Although this conclusion resolves the joint and several nature of plaintiffs' judgment, it does not resolve the question of whether plaintiffs may collect more from defendant Weichert than the amount representing its percentage share of the damages; i.e., the $22,500.

Joint and several liability is a mechanism for providing an injured party with full recovery. See Rivera v. Gerner, 89 N.J. 526, 535 (1982). It provides the injured party with complete financial exoneration when some, but not all, of the tortfeasors are able to respond to the judgment. Ibid.

In the instant case with the receipt of Weichert's $22,500, plaintiffs will have received a total of $132,500 (exclusive of interest) with respect to their stipulated $112,000 injury. They have been fully compensated for their loss. They are entitled to but one full satisfaction of the judgment. Although our research has failed to disclose any prior law to support this logical and equitable result, we note that old cases dealing with the effect of releases of a joint tortfeasor at common law applied similar reasoning. See Cartel Capital Corp. v. Fireco of New Jersey, 81 N.J. 548, 559 (1980).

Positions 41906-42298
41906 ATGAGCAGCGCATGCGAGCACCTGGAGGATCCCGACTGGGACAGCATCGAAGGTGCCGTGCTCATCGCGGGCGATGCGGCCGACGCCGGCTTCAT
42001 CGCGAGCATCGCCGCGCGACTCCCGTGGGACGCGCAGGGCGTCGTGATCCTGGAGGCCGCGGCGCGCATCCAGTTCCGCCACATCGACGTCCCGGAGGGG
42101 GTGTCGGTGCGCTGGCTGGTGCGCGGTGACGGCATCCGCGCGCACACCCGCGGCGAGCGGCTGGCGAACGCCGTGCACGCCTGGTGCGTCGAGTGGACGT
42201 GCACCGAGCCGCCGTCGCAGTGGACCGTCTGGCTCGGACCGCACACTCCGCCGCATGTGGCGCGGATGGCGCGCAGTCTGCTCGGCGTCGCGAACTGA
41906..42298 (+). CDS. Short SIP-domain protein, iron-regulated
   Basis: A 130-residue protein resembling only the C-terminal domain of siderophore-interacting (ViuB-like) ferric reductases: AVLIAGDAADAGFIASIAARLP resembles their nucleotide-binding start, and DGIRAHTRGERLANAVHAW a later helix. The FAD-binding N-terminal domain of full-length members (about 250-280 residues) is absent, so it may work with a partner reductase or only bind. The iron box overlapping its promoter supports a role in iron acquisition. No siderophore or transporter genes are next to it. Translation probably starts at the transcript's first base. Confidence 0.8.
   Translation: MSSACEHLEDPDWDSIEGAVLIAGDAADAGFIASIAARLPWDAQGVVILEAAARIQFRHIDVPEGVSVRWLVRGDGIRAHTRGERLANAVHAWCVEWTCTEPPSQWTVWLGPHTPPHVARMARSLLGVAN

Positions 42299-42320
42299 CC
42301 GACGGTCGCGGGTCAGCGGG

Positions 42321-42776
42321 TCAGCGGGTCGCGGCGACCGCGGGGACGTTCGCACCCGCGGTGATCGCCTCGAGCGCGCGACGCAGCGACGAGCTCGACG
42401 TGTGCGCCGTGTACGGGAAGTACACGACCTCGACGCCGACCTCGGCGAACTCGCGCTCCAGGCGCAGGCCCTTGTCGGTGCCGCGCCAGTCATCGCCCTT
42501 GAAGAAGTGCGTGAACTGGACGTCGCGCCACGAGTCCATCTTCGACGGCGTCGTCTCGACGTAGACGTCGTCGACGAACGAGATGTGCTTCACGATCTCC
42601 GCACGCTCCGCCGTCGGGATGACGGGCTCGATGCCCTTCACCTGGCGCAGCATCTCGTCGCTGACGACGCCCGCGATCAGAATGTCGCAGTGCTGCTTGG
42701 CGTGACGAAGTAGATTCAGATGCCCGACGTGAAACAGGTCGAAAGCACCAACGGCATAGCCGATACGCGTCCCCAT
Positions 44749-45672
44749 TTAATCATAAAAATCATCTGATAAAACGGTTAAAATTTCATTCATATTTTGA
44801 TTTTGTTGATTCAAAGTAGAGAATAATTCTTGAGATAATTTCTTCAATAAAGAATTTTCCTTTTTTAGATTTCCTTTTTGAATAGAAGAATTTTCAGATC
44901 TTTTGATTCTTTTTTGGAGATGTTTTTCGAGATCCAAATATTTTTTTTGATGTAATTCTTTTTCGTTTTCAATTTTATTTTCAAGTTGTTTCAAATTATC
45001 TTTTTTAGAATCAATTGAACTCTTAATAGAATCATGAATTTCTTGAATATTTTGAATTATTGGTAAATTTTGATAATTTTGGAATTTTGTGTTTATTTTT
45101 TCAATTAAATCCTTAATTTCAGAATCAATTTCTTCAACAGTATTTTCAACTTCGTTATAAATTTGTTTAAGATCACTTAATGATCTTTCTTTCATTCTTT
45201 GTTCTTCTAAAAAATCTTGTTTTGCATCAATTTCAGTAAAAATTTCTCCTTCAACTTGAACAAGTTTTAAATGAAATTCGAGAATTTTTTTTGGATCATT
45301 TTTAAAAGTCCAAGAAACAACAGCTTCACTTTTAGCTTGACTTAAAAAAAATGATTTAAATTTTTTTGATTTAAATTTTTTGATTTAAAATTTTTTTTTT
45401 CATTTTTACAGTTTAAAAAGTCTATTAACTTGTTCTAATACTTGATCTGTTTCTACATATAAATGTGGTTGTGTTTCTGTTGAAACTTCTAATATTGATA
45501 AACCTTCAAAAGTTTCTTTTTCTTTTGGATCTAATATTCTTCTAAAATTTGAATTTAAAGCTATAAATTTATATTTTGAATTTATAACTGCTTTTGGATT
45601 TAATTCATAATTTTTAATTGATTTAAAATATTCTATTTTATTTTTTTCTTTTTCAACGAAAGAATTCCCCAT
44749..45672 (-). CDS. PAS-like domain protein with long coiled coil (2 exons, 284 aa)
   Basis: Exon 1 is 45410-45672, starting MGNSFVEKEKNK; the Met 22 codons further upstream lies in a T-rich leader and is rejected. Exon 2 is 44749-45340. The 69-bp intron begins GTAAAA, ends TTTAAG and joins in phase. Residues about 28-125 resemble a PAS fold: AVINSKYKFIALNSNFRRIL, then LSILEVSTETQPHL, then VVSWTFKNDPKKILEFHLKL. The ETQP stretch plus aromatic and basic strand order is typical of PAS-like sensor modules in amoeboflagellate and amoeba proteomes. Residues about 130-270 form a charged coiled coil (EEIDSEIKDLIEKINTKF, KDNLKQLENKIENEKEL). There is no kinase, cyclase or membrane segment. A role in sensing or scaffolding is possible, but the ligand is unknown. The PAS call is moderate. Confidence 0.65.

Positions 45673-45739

Plaintiffs having obtained full satisfaction for their injury, the need for an amended order is moot.